Hoylman, who lives on West 10th Street, told DNAInfo: "I'm a customer and I agree with those who said it's just one of the greatest bookstores on earth. The staff is incredibly knowledgeable [and] the selections are always so thoughtfully curated.... Hopefully we can appeal to the better impulses of the landlord and weigh in on how important the bookstore is to the community. You know, they say the market has no morals, but it's our hope that maybe the landlord does." He also noted that they plan to contact any new landlord and urge them to offer a multi-year lease to "preserve this important Village mainstay."

University of California Press: Dictee (Second Edition, Reissue, Restored);  Exilee and Temps Morts: Selected Works (First Edition, Reissue) by Theresa Hak Kyung Cha

Carl Lennertz to Head CBC, Every Child a Reader

Carl Lennertz

Effective August 8, Carl Lennertz is becoming executive director of the Children's Book Council and Every Child a Reader, where he will oversee the development and expansion of both organizations' programming, including Children's Book Week, the Children's Choice Book Awards and the National Ambassador for Young People's Literature.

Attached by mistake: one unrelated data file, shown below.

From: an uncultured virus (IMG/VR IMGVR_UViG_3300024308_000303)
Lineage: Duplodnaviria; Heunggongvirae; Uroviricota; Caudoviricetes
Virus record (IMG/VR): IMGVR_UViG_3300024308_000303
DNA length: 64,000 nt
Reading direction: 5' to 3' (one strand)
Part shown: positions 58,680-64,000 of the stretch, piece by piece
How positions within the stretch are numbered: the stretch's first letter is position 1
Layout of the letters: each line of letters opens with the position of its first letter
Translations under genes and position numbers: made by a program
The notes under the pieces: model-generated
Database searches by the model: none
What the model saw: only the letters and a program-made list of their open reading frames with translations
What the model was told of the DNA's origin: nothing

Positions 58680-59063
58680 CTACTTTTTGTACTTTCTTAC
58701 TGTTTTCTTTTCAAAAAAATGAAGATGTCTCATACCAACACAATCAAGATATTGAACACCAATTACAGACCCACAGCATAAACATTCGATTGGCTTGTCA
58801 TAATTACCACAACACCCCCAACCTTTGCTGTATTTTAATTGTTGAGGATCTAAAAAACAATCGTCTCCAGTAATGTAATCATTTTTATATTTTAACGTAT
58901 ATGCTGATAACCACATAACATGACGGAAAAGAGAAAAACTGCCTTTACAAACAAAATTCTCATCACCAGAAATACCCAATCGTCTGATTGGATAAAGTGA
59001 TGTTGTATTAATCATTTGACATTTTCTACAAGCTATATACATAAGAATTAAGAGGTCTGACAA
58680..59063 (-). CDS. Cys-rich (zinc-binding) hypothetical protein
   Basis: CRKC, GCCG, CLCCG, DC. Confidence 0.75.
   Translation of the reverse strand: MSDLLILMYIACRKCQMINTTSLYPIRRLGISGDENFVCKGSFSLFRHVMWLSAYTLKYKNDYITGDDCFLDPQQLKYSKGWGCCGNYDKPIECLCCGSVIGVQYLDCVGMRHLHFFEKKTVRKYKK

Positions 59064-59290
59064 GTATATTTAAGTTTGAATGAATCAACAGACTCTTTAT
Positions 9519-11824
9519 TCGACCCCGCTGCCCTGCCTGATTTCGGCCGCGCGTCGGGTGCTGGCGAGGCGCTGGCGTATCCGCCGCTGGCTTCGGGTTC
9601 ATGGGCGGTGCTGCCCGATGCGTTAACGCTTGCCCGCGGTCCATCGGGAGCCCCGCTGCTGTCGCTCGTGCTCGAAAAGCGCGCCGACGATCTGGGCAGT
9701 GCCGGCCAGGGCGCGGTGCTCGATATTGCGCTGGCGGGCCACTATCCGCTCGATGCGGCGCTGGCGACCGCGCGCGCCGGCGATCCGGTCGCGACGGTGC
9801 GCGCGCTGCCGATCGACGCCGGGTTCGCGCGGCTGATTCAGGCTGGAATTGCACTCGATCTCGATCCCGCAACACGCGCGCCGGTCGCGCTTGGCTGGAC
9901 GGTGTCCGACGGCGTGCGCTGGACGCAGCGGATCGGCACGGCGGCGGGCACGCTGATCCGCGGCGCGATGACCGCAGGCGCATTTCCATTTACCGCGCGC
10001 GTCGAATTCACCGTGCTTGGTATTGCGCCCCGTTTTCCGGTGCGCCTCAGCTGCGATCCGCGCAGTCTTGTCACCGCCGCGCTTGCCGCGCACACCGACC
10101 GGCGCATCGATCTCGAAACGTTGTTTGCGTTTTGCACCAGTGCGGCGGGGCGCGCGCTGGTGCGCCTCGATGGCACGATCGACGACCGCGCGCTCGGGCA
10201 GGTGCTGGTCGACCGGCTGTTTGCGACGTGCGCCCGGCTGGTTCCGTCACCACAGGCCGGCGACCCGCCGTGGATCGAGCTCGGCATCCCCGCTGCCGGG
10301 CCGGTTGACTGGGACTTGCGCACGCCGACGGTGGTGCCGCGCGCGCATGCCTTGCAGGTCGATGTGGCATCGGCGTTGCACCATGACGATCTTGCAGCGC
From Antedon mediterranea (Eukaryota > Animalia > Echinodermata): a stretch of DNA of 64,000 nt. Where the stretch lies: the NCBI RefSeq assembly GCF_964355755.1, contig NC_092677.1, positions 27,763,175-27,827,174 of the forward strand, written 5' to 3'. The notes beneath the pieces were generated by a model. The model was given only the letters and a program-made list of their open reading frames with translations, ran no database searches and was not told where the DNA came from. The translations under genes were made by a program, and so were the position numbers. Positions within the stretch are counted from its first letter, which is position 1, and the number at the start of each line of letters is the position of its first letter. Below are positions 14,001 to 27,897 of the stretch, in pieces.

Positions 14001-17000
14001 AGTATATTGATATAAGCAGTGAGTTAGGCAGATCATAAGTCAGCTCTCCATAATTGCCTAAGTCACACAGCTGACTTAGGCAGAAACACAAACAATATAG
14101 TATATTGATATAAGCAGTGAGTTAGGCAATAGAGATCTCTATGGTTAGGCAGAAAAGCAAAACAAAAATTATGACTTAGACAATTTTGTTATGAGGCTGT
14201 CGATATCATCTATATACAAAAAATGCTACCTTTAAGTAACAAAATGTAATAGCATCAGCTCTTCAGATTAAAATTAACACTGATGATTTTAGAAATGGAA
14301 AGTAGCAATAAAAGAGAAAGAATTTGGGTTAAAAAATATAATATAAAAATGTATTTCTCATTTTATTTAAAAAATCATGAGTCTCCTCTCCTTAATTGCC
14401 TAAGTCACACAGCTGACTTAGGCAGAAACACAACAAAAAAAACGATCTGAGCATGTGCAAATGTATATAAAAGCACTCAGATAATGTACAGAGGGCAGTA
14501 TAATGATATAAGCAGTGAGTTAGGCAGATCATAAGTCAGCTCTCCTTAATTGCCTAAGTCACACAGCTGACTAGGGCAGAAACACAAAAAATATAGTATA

Lennertz has a long career in publishing. He was most recently executive director of World Book Night U.S. and earlier was v-p, retail marketing, at HarperCollins for eight years; worked at the ABA's Book Sense (now known as IndieBound), where he helped launch it, started the book picks program and national and regional bestseller lists; was at Random House for 16 years, starting as a sales rep and eventually becoming marketing director for Knopf, Pantheon and Vintage. Before that he worked in bookstores. He also teaches marketing at the Denver Publishing Institute.

Blair: A Girlhood: Letter to My Transgender Daughter by Carolyn Hays

North Star Buys Flux from Llewellyn Worldwide

North Star Editions is buying the Flux YA imprint from Llewellyn Worldwide and has taken over sales and publishing operations for all existing titles. Llewellyn Worldwide will continue to handle warehousing and fulfillment duties for Flux titles.